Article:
Genetic variation in thermal tolerance among natural populations of Drosophila buzzatii: down regulation of Hsp70 expression and variation in heat stress resistance traits
- 1 Thermal adaptation was investigated in the fruitfly Drosophila buzzatii Patterson and Wheeler. Two natural populations originating from a high- and a low-temperature environment, respectively, were compared with respect to Hsp70 (heat shock protein) expression, knock-down resistance and heat shock resistance.
- 2 Three main hypotheses were tested: (i) The expression level of Hsp70 in flies from the high-temperature habitat should be down-regulated relative to flies from the colder habitat. (ii) Flies having higher Hsp70 expression levels should be weakened most by a hardening treatment and go faster into coma, as Hsp70 level reflects stress intensity, and therefore display reduced heat knock-down resistance. (iii) Heat shock resistance should be increased in the population with highest Hsp70 expression because the level of Hsp70 is positively associated with this trait.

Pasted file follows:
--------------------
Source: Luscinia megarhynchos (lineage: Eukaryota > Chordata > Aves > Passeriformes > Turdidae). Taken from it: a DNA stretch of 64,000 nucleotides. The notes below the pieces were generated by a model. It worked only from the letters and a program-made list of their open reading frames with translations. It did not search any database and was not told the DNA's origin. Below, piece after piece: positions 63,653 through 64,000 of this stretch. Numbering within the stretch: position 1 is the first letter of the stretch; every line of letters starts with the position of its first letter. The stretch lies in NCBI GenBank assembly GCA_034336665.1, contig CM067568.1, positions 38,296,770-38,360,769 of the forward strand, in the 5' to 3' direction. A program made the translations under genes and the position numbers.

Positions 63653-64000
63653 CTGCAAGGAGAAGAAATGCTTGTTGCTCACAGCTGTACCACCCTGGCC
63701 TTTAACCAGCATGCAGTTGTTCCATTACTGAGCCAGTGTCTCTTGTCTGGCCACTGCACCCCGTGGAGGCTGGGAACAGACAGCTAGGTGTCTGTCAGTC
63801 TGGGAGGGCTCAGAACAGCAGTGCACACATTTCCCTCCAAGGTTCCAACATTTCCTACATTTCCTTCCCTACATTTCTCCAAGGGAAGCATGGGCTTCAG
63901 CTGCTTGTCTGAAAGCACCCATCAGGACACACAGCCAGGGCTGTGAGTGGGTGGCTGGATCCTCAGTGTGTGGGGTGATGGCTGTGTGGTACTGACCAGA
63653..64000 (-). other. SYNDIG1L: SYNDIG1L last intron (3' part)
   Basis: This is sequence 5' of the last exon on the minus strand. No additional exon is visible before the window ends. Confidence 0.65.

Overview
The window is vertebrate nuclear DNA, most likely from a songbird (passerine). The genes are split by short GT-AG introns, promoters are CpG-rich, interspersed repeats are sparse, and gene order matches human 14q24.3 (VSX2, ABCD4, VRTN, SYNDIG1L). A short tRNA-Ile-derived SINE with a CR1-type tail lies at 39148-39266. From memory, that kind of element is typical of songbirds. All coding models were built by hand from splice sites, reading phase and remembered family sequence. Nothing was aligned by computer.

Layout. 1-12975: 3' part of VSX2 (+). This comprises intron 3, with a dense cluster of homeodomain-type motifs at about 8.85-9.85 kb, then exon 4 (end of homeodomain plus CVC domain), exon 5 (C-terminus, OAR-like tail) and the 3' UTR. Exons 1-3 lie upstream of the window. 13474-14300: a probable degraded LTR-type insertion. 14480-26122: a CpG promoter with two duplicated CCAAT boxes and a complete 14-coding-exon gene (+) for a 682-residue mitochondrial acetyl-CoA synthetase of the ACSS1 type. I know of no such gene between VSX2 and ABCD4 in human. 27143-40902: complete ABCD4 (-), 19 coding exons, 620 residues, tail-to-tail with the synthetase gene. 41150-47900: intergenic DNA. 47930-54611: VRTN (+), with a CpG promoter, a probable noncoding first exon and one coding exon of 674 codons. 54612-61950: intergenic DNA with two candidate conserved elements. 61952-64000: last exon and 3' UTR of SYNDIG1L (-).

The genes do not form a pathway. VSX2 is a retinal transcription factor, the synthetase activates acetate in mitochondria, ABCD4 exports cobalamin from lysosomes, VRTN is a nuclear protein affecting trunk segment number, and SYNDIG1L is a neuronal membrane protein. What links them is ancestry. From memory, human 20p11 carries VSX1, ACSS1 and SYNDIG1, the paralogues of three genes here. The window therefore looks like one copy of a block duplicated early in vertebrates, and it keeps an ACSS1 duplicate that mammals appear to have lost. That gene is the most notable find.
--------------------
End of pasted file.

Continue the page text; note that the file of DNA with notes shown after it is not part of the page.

- 3 The results generally matched the hypotheses. Hsp70 expression was reduced in the high-temperature population. Knock-down resistance was higher in the high-temperature population and survival after heat shock was lower in the high-temperature population.
- 4 This study showed genetic differences in thermal tolerance between populations, indicating that high temperature in nature may be an important selective factor. Moreover, knock-down resistance in this study seems to be a more relevant trait than standard heat shock resistance for identifying thermal adaptation in natural populations.